Human experience, blah blah blah blah History and something something, blah blah blah blah. It's really good! I just can't be articulate about it, mostly because I'm embarrassed even to try. I would not recommend this to people who find that everything about the Roman Empire leaves them cold; for everyone else, though, I'd say give it a shot. For me this book was the level of "hard" where I found it hard to concentrate on reading while other people were talking.

It was the level of "good," though, where I'd tell them to shut up, or at least I'd get up and walk to the other end of the subway car where it was quieter. This book changed my thoughts, which is kind of all I want.

I didn't just think about what was happening in the narrative -- just to clarify, nothing was happening; it was essentially Gilead , if you've read that, only instead of a dying Iowa preacher with heart trouble writing a letter to a young boy, it was a dying Roman emperor with heart trouble writing a letter to a young man -- I thought about the world and civilization and the experience of being a human being differently I mean, I can use that.

Who couldn't? At the end of this volume, in Yourcenar's "Reflections on the Composition of Memoirs of Hadrian," yeah, it's that kind of book she quotes this line from Flaubert's letters: "Just when the gods had ceased to be, and the Christ had not yet come, there was a unique moment in history, between Cicero and Marcus Aurelius, when man stood alone. It's about a lot of other stuff too, though. It's got what I think is one of the most unique and memorable literary love stories.

And pictures! It's got beautiful pictures. And it's just excruciatingly well-written During the first quarter of reading this, I noticed that I was getting really depressed about my life and lack of accomplishment and just feeling like a total loser all the time, and then I realized why: I was comparing myself to the Roman Emperor Hadrian! Compared to Hadrian, I really am a big loser. I mean a BIG loser. But it's not a fair comparison.

I was talking last weekend to this somewhat patrician gentleman I use the term "gentleman" loosely about this book, and he told me that they read this as undergraduates at Harvard, where according to him many readers suffer from the opposite problem. Anyway, I'm rambling on, and I don't mean to. It's past my bedtime, and I can't say anything worthwhile about this book, so I'm just sort of yammering away uselessly.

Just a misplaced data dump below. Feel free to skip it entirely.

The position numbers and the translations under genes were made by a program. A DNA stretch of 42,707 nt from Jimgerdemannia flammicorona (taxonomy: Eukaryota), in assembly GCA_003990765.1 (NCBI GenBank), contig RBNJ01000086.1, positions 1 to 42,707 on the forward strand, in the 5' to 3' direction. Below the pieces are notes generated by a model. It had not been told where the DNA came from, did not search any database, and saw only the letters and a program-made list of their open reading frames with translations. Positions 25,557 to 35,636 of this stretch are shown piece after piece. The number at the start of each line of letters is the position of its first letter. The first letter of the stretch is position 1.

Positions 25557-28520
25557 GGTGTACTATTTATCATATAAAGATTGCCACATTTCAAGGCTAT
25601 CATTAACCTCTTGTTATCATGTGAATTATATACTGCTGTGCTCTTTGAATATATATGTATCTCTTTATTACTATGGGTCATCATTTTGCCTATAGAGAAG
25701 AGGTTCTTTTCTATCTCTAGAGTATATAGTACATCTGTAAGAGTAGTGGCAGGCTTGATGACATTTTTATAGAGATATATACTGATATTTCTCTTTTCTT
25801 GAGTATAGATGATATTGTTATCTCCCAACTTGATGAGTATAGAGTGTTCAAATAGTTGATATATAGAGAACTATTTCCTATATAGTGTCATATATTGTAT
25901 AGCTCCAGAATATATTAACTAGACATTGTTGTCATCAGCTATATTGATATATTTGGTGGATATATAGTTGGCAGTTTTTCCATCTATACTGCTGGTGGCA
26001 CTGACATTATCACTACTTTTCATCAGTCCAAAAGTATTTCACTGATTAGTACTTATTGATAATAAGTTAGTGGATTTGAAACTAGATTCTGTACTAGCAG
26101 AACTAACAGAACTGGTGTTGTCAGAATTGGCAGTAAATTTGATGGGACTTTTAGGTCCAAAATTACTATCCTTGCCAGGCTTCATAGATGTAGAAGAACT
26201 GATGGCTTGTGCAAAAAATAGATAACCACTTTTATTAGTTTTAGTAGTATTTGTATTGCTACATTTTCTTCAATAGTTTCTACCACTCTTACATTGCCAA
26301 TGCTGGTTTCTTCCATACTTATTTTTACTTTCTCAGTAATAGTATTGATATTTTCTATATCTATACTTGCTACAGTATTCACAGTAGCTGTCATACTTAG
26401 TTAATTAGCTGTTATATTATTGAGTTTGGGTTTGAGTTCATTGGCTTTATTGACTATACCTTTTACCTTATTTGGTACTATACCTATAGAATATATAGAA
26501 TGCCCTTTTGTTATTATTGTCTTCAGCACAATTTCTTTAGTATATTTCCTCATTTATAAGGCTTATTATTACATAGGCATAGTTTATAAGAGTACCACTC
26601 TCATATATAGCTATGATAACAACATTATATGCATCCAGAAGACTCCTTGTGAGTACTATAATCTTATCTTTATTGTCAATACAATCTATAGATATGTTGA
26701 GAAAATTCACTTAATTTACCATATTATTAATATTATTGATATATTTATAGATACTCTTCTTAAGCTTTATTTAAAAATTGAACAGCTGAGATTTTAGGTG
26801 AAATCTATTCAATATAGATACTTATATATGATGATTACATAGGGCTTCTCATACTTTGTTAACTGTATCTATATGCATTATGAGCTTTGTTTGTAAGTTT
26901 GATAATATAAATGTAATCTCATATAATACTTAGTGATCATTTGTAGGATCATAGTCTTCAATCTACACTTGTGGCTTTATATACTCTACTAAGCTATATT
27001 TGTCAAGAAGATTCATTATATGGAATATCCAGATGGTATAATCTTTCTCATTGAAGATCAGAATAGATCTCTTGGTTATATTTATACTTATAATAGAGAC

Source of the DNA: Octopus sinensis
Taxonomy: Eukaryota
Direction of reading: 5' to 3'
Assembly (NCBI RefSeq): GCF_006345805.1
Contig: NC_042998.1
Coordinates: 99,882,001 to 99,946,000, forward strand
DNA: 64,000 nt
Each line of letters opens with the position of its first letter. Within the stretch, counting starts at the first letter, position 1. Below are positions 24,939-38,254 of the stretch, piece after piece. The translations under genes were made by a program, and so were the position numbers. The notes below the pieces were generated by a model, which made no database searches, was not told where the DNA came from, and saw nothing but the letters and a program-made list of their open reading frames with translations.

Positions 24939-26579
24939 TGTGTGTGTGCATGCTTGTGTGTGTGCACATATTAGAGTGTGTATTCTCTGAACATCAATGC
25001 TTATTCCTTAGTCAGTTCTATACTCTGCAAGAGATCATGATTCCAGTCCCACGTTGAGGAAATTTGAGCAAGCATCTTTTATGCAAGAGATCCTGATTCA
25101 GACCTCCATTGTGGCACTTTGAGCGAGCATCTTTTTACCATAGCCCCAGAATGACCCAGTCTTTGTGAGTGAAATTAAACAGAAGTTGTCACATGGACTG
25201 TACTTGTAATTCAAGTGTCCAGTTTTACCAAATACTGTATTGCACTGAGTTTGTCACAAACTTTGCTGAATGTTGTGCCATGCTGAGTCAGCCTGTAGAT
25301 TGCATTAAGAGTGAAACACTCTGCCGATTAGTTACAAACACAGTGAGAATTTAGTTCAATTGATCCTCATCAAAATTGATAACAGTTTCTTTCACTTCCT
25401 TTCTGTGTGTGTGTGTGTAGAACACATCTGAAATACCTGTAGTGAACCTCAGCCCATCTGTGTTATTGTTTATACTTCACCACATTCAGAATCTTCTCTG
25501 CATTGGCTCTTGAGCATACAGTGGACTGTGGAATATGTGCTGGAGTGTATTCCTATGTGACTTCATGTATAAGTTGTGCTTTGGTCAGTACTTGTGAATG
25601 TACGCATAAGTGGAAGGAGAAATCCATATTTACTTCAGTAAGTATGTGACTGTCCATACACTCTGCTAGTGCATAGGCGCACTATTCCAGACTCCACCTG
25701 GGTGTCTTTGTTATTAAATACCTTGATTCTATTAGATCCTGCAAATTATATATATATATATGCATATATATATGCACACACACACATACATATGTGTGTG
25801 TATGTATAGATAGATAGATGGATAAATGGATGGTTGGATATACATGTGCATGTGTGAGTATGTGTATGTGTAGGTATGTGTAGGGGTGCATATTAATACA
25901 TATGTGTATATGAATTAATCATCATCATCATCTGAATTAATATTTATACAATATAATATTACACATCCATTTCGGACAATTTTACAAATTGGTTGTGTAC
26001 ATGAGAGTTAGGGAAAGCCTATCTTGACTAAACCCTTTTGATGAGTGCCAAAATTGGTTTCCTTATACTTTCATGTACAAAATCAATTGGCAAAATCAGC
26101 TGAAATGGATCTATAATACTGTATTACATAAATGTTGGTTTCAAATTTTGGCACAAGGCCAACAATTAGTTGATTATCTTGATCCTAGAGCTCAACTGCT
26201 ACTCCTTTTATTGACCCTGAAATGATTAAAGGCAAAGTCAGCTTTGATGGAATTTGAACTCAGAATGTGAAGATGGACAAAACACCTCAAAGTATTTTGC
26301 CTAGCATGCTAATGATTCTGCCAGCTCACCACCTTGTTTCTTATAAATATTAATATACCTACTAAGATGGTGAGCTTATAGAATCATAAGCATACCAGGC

Where I think I might have been going with that I'm-no-Roman-emperor line was: Yourcenar's project has an inherent empathy problem, which she solves. I'll never be the most powerful man in the world, and I won't even ever be the erudite and brilliant Marguerite Yourcenar, who was, the back cover informs us, "the first woman to be elected to the prestigious French Academy" and who, the cover further notes, in an intimidatingly sober tone, "writes only in French.

I've got a library card. Apparently, as I'm learning, that gets me close enough. View all 10 comments. Contemplating on his brief life and all of its random yet heavy choices, he finds it impossible to bring all the contradictions in his life into accord, and yet he tries to find peace in death without too much obsessive concern with people and things yet unborn.

What eases death for him the most is the rememberance of t "I was beginning to find it natural, if not just, that we should perish. What eases death for him the most is the rememberance of the death of the beloved Antinous who had "served to enrich but also to simplify my life.

The isle of Achilles, also the isle of Patroclus, has become a secret abode for him: "I shall doubtless be there at the moment of my death. At a certain time, a civilization will demand no more refinement or success or life, because it finds itself already belonging more with the dead than with the living. View all 8 comments. Ho imparato ad amare M. Bisognava che mi visitasse a digiuno ed eravamo d'accordo per incontrarci di primo mattino. Ho deposto mantello e tunica; mi sono adagiato sul letto.

Adriano ha un obiettivo preciso: quello di mettere ordine al Caos. Ho rinunciato a precipitare la mia morte.